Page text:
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Setting Expectations

More often than not, when a problem arises with an employee, customer or supplier, the root can be traced back to unclear expectations.

Recently, after landing a job with a new General Contractor, the office jumped up and down, high fiving each other in glorious celebration. We signed the Purchase Order, briefly discussed logistics and expected to hear from the GC in a few weeks.

A few days later the GC called in a panic, “I need painters on site tonight!” No notice, no heads up, just an anxious demand. Our operations team grudgingly turned on a dime. No doubt messing with their production schedule in the process. Not ideal in the middle of our busy season with over fifty jobs on the go.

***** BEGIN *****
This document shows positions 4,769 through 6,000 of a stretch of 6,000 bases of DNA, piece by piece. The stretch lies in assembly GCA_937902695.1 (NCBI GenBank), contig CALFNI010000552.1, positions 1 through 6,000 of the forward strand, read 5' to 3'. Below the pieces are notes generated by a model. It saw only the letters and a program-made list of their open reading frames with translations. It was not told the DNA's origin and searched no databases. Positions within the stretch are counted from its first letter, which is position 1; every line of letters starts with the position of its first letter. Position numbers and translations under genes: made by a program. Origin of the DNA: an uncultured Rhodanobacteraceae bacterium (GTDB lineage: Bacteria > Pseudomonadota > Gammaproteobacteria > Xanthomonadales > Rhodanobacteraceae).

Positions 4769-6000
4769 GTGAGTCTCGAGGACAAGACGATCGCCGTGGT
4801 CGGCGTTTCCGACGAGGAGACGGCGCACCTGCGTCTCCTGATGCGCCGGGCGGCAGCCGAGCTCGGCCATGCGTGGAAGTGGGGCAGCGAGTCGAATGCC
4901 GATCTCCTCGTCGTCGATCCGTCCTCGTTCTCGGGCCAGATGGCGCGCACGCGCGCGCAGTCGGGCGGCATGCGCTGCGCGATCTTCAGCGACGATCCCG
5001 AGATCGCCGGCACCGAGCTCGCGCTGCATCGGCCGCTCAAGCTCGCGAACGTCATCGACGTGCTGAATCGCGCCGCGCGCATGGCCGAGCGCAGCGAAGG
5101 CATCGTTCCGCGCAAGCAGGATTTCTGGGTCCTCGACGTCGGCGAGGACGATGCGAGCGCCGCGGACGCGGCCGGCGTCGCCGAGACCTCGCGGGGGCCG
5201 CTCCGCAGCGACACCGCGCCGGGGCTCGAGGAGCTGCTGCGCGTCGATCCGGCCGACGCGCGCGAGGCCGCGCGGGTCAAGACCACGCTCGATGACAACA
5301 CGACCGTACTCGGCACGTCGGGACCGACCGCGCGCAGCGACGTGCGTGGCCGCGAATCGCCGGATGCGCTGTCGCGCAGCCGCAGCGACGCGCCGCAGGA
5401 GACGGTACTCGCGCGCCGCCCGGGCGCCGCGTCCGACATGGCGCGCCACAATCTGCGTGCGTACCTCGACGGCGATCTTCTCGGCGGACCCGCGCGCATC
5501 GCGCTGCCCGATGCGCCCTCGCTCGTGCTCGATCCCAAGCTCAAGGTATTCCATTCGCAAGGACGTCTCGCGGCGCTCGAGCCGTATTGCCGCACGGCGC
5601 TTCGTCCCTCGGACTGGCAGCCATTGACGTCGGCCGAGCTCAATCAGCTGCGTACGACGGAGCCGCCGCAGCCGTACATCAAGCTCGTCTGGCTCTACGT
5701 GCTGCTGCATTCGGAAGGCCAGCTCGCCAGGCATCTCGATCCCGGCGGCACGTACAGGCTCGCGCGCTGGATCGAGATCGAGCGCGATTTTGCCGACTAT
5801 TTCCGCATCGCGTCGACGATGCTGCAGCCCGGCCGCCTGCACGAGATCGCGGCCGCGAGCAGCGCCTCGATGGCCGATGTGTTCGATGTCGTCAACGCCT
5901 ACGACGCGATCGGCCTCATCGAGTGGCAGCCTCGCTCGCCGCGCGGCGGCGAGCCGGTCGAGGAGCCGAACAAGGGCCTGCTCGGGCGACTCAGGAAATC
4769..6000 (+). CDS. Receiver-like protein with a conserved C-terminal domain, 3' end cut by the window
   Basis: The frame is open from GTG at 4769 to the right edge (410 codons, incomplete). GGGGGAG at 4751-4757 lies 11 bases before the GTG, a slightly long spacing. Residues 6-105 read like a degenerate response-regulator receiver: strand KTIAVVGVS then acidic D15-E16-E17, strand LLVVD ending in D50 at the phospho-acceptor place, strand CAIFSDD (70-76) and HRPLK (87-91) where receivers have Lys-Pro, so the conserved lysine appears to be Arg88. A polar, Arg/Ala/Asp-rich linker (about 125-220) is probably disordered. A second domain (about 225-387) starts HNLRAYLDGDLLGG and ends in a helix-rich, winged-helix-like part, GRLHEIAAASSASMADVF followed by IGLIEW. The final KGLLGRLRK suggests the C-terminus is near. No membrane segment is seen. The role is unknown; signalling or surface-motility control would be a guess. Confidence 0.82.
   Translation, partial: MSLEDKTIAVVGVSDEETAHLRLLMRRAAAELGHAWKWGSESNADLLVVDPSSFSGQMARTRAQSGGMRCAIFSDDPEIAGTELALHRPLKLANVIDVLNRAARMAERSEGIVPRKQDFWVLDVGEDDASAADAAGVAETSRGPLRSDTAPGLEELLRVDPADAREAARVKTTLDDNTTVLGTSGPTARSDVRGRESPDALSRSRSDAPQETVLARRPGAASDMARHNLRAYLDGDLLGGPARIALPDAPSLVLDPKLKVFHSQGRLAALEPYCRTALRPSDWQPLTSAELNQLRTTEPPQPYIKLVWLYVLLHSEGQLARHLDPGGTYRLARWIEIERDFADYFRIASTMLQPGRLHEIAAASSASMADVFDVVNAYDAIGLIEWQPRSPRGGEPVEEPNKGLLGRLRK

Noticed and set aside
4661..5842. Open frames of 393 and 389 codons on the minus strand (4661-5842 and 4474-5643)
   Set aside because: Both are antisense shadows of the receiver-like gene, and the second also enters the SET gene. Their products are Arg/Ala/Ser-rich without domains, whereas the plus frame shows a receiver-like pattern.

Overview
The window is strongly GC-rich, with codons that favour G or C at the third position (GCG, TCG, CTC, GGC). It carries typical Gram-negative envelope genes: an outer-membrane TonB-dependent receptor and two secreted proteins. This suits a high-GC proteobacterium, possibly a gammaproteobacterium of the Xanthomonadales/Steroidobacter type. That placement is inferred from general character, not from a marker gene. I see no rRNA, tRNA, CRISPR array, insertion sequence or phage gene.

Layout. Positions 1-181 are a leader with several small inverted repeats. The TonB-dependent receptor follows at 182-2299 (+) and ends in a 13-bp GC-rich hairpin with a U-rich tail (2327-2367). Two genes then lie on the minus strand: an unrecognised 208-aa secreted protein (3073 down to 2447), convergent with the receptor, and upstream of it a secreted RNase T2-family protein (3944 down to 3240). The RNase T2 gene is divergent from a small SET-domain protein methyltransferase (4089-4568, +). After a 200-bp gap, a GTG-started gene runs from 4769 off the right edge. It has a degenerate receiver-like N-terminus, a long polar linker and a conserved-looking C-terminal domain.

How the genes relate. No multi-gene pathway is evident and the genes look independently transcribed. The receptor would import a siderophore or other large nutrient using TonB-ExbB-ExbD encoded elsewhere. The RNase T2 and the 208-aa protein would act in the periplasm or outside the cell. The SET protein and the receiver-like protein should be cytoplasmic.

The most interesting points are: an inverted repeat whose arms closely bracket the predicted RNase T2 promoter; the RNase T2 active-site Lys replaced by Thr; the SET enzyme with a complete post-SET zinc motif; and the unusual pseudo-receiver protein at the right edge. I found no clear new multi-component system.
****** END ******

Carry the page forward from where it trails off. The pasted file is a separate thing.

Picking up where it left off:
So, whose at fault, the GC right? Nope, we are. Prior to signing the PO we should have “contracted” clear expectations, like:

  1. We need one weeks notice prior to commencing.
  2. We need color approval prior to commencing.
  3. We need to conduct a Pre-Production meeting with all stakeholders prior to commencing.

Three simple expectations would have started the project correctly and probably eliminated the  “I need painters immediately!” phone call.

 
Dave Notte

About the Author: Dave Notte

Dave Notte is the founder of Wolfgang Commercial Painters, one of Metro Vancouver's largest commercial and strata painting companies.
 

Wolfgang Commercial Painters

Call (888) WLF-GANG or email service@wolfgangpainters.com

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